We live in strange times. One day—and for most of us only one day—we take time to give thanks as we gather with family, enjoy an awesome meal, and watch football (in America; I don’t know what the rest of the world does on their Thanksgiving festival). Then the next day we kick the shit out of our neighbor so we can save a hundred dollars on a flat screen. I‘m beginning to wonder how thankful we really are.
Feelings of gratitude and expressions of thanksgiving should not be relegated to one day per year. We live in the best of times where we should feel thankful non-stop. People in times past found the expression of gratitude an admirable trait. People actually worked hard to remember to feel thankful for the gifts life has bestowed upon them. And we have it so much better today!
In my short 52 years of life the world has changed so much and for the better. One gift I still can’t get over is the one you are using right now: the internet. I have the largest library ever collected at my fingertips; I have the ultimate communication tool. Has it ever been easier to communicate with people with shared interests from around the world? Never! I think of all the people I would never have met or known all because of this awesome gift called the internet. And the World Wide Web didn’t exist 25 years ago.
Microwave ovens, camcorders, and VCRs (remember those animals?) did not exist or were cutting edge technology when I graduated from high school. Personal computers were just invented. The precursor of the internet was just starting. And cell phones were not smartphones! Cell phones were huge clunky things with a massive antenna attached on the top of your car with a strong magnet. You had a carrying case for the cell phone and it was a sizable piece of luggage.
A Medical Story
I am grateful every day I wake. There is no doubt in my mind I am the luckiest man alive. Not only do I have the greatest wife ever, my kids are awesome, too. Must be genetics.
But none of it would have been experienced by me if I did not have the most awesome stroke of luck; I was in hunting accident, shot at point blank range. Our group was hunting pheasant. I was thirteen at the time. The dog flushed a pheasant. As the bird rose high my dad had the best shot. He took it. As the bird fell from the sky another hunter not with our group turned to see the bird drop. He raised his 12 gauge shotgun and followed it down. When the bird was head level he pulled the trigger. Three members of my group fell; I was one of them. Thank god he didn’t pull the second trigger or I probably wouldn’t be here talking with you.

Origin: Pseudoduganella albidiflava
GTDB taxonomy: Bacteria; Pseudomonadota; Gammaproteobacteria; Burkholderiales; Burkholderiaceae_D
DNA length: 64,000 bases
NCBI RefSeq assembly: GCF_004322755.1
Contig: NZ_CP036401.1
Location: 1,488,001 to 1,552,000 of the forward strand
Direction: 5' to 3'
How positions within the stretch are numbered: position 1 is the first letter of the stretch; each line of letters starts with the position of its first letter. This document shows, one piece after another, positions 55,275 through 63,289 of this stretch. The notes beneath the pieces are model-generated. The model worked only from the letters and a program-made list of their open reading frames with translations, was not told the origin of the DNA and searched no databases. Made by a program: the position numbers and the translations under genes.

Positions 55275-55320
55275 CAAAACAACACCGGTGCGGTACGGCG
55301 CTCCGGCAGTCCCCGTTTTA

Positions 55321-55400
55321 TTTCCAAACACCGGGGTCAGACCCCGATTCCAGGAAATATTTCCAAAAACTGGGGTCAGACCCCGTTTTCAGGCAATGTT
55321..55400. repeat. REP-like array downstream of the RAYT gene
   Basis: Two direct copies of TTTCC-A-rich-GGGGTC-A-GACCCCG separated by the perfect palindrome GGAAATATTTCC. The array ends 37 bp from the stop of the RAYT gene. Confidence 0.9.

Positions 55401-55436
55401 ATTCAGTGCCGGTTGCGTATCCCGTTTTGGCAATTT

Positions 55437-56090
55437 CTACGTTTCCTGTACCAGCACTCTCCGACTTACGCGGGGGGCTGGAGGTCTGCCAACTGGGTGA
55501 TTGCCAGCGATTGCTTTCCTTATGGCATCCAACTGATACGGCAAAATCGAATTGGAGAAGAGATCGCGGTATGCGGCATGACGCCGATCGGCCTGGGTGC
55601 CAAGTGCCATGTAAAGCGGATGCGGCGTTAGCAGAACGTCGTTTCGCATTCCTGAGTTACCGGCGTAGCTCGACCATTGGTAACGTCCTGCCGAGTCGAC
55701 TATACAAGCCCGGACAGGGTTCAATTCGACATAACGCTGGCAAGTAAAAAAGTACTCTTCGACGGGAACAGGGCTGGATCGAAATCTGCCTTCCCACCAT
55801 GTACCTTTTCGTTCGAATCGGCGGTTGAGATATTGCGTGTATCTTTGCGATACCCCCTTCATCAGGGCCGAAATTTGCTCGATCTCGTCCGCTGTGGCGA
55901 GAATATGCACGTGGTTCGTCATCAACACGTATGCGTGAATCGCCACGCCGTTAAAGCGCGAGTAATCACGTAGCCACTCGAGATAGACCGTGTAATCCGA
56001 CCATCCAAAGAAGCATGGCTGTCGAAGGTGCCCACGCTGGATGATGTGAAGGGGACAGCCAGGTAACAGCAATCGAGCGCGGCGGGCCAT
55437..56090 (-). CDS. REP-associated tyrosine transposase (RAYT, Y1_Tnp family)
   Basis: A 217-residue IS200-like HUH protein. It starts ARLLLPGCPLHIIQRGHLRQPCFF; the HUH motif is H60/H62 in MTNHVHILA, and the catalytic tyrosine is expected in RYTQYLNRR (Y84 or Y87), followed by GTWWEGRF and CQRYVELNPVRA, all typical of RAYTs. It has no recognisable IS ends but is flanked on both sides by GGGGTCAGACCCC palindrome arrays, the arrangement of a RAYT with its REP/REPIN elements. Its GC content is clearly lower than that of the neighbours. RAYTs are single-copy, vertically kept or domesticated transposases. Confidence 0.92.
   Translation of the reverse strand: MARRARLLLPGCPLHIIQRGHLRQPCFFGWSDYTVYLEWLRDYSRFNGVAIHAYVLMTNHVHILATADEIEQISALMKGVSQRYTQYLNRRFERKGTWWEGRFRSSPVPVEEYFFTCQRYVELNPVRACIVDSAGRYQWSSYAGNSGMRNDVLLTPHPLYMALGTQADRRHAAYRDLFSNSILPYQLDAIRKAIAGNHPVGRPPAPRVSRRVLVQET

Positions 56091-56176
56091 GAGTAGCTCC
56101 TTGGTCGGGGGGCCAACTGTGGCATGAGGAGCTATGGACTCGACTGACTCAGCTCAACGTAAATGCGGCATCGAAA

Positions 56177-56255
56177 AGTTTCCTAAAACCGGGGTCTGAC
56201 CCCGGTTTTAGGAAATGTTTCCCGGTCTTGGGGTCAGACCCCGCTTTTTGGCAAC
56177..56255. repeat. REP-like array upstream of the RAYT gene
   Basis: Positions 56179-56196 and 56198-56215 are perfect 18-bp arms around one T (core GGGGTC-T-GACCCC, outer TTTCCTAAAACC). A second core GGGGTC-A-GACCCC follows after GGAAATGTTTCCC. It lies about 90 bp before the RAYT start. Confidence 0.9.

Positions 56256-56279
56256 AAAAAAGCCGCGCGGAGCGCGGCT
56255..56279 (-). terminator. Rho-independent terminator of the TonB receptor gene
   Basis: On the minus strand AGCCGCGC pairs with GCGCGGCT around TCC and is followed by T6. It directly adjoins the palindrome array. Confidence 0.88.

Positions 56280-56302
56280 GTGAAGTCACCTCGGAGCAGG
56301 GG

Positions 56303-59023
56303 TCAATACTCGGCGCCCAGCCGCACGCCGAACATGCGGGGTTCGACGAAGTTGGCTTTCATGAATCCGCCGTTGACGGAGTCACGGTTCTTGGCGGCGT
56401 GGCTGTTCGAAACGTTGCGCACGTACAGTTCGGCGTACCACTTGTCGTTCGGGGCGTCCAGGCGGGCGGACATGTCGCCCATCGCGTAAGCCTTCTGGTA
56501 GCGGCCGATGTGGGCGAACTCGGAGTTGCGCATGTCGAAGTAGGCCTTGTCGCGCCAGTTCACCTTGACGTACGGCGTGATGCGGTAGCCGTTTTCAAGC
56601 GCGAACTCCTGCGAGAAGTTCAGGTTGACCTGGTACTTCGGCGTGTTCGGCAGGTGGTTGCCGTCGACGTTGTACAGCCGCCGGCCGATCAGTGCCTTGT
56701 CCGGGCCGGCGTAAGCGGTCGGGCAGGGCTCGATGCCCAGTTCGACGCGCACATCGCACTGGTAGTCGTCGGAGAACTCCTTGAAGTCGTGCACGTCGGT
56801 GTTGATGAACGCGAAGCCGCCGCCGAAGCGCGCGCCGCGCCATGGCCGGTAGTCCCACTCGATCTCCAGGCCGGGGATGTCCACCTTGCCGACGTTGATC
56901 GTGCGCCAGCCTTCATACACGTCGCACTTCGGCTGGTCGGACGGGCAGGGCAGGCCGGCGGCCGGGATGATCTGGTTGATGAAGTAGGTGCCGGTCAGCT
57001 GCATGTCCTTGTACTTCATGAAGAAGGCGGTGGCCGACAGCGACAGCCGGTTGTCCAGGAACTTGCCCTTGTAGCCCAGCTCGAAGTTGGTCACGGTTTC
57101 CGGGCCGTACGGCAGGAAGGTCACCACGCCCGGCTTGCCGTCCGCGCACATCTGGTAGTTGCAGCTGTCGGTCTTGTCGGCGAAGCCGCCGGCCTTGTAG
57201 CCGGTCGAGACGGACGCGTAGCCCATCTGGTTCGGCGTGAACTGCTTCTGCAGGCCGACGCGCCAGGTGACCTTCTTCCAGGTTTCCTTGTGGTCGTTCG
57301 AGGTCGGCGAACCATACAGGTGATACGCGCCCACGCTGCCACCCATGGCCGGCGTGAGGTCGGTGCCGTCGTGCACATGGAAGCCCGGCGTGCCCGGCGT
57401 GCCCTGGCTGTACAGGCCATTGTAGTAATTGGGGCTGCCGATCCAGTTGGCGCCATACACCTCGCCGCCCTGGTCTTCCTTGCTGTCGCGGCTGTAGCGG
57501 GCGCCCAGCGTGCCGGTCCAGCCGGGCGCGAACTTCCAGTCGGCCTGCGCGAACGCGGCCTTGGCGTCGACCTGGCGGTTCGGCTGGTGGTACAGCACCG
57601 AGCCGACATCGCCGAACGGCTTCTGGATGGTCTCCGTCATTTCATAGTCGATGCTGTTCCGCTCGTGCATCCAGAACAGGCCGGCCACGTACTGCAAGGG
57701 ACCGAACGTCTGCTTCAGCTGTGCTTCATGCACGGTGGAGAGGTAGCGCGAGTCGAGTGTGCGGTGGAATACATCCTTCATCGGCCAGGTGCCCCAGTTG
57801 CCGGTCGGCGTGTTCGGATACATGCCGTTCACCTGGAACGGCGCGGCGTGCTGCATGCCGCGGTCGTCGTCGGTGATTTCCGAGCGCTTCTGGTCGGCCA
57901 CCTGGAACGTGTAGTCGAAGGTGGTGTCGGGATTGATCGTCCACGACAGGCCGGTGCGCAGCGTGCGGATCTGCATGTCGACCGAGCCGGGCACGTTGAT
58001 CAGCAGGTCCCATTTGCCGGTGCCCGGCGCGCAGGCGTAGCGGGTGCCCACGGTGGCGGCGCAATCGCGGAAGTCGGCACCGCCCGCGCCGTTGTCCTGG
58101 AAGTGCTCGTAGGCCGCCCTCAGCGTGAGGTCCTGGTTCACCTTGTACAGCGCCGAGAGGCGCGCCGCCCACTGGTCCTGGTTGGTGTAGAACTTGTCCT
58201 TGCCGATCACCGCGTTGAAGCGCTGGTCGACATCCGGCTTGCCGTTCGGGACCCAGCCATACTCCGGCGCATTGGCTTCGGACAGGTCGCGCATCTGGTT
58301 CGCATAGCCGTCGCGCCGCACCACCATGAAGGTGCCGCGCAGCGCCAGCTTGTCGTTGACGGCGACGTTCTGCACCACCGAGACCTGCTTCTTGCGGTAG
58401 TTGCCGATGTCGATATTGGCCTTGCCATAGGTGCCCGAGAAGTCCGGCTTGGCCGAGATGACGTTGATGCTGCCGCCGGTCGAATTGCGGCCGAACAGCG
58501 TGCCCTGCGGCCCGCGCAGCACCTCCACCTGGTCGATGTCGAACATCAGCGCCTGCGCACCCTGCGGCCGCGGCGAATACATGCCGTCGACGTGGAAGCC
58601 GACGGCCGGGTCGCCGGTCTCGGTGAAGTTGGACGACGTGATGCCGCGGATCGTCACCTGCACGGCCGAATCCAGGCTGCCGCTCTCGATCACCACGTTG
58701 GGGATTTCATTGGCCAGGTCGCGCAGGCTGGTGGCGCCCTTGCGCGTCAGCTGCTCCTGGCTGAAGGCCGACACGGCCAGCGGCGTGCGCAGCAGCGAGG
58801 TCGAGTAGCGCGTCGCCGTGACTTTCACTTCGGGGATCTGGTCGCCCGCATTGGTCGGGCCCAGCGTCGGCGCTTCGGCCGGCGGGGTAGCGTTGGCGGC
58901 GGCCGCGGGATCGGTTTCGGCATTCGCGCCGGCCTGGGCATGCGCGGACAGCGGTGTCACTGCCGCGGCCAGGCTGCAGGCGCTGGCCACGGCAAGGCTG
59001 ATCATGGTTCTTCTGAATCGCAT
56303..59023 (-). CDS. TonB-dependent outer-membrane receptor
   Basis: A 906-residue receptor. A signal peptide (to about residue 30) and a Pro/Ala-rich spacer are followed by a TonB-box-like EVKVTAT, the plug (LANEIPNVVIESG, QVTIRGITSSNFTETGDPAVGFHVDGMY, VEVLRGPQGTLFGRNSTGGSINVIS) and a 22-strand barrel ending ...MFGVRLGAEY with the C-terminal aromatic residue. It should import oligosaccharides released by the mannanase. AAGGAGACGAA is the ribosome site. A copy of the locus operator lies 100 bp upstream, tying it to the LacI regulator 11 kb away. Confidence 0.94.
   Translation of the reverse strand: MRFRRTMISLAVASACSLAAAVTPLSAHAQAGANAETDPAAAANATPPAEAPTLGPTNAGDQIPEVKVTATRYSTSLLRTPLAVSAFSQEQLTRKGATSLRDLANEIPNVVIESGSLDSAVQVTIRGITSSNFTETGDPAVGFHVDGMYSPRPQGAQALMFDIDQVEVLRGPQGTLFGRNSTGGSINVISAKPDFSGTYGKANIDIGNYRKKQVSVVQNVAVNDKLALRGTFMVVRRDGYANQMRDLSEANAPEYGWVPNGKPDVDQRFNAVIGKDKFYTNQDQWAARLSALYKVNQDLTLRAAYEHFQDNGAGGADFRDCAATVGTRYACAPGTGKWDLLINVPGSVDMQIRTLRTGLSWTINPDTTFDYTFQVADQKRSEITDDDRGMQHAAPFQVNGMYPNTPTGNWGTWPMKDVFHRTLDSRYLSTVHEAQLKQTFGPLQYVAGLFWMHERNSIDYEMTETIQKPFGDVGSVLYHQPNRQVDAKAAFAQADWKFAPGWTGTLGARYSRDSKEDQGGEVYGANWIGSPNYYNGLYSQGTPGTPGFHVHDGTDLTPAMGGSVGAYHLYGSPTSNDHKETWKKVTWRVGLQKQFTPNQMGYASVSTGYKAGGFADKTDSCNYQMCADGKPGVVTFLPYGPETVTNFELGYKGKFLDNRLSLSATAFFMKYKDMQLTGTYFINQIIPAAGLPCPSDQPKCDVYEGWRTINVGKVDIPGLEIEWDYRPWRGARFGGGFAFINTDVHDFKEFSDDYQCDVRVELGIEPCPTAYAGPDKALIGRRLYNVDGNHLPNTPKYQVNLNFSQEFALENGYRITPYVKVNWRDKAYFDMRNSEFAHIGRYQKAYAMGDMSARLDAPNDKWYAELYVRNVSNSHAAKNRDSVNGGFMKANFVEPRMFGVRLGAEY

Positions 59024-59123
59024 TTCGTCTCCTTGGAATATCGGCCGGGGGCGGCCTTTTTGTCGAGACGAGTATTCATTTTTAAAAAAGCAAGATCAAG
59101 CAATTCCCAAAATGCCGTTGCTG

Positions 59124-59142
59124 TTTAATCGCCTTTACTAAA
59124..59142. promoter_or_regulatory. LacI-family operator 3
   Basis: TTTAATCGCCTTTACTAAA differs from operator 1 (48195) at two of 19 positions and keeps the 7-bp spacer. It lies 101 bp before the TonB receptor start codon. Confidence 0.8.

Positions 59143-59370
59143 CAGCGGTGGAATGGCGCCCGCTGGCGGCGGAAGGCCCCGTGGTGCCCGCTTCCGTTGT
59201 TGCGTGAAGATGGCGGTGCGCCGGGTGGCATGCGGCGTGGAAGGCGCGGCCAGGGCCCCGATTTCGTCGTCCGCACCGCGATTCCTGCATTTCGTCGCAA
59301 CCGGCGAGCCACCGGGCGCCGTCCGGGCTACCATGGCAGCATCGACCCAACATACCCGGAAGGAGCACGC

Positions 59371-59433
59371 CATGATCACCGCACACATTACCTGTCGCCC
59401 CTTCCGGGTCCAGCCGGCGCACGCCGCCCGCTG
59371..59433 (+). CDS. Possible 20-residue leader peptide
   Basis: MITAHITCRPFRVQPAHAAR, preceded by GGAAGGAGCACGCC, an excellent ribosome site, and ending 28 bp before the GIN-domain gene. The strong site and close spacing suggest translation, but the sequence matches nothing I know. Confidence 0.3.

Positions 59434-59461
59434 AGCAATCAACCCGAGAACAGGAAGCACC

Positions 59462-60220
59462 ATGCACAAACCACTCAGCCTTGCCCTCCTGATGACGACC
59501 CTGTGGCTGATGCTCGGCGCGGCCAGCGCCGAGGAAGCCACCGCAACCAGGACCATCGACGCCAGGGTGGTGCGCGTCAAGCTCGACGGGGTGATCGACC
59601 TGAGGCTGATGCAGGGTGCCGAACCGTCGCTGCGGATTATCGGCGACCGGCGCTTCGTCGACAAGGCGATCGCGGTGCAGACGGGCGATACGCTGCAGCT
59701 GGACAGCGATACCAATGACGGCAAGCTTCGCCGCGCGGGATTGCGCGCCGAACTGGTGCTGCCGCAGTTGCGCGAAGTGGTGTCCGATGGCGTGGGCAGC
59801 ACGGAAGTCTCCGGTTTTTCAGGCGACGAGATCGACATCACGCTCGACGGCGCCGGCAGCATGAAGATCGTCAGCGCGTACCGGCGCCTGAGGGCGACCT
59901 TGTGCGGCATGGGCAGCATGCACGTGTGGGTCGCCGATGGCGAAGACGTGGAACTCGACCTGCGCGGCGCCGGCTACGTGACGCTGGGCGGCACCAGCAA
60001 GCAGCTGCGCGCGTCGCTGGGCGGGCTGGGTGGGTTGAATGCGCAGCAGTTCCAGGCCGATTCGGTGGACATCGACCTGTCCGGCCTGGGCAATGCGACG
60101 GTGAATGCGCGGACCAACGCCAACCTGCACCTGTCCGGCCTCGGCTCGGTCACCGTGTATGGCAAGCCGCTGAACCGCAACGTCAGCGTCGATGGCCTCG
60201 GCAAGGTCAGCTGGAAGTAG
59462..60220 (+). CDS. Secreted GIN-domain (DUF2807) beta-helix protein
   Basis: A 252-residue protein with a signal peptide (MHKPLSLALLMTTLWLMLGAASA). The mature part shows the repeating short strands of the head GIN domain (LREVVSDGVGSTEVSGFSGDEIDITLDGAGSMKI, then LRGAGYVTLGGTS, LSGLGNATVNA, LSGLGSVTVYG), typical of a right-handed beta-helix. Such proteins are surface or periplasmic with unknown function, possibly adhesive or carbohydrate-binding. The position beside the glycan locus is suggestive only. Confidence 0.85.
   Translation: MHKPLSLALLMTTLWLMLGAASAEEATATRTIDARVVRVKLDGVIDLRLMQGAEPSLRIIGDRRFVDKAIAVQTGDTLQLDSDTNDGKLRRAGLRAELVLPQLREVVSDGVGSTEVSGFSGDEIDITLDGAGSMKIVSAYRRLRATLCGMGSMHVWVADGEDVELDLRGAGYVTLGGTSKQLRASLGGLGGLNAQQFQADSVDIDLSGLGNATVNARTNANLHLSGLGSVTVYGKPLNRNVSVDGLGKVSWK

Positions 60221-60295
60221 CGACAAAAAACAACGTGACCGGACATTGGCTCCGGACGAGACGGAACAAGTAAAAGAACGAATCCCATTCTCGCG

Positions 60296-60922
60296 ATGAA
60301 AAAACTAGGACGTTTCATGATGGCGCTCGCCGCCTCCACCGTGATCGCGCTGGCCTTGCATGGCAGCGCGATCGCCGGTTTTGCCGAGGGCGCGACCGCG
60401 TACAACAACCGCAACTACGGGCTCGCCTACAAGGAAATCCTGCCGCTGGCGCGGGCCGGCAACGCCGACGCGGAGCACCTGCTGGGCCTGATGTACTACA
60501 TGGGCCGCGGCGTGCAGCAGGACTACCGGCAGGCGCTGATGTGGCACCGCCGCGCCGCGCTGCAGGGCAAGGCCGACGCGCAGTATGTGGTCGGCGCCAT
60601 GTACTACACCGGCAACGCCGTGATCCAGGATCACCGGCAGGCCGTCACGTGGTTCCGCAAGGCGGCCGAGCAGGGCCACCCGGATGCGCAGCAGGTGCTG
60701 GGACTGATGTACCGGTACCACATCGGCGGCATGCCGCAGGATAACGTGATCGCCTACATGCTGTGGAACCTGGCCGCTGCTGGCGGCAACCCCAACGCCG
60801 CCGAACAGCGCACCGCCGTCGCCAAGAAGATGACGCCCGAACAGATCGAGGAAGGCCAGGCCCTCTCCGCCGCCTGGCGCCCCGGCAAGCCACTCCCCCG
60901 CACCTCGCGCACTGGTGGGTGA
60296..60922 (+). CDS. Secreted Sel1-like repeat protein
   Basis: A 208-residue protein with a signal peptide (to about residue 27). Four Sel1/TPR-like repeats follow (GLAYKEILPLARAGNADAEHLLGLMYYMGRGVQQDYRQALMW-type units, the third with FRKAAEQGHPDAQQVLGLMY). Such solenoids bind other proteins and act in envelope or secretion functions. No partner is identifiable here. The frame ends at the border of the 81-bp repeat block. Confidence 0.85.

At the hospital the doctor removed the pellets. One pellet pierced the grove on the top of my Adam’s apple. Another half inch and the talkative accountant we all know would be mute. A little further and. . . Well, I don’t like to think about it.
The doctor found something else. In the exam my blood pressure was high in my upper body and low in my lower body. Strange. This could be something serious. A month later I was in surgery for a catheterization. They stuck a tube in my vein in the crook of the elbow. The tube had a camera. They imaged my heart and aorta. The news was bad. I had a coarctation of the aorta. This means my aorta got really narrow in one spot, restricting blood flow to parts of my body. Unattended, my life expectancy was another 10 years, max.
When school was out I was back on the operating table. I spent the summer recovering. This was 1978. I was thirteen when they cut me open. A few years later my surgeon died of AIDS.
Remember AIDS! We don’t talk about it as much anymore, at least not like we used to. Back then doctors had no idea what AIDS was. All they knew was gay men were dying of an autoimmune disease and it was spreading. Blood supplies were not tested as vigorously then as now. One nick in the surgeon’s glove and good-bye accountant.
Does anyone think for even a fraction of a second I am not the luckiest man alive? I had a medical condition without knowing it. All I knew was that I could run a half mile faster than anyone in school, but could barely finish a mile. That is how my condition worked. And pushing that hard was a prescription for a heart attack at twelve! And I had to get shot at point blank range to live.
We all have stories about technology saving our life or at minimum making our lives easier. Food is cheaper than ever and more abundant. I can eat food (and do) from every corner of the world. Fresh grapes are on the menu in February for a buck thirty nine a pound.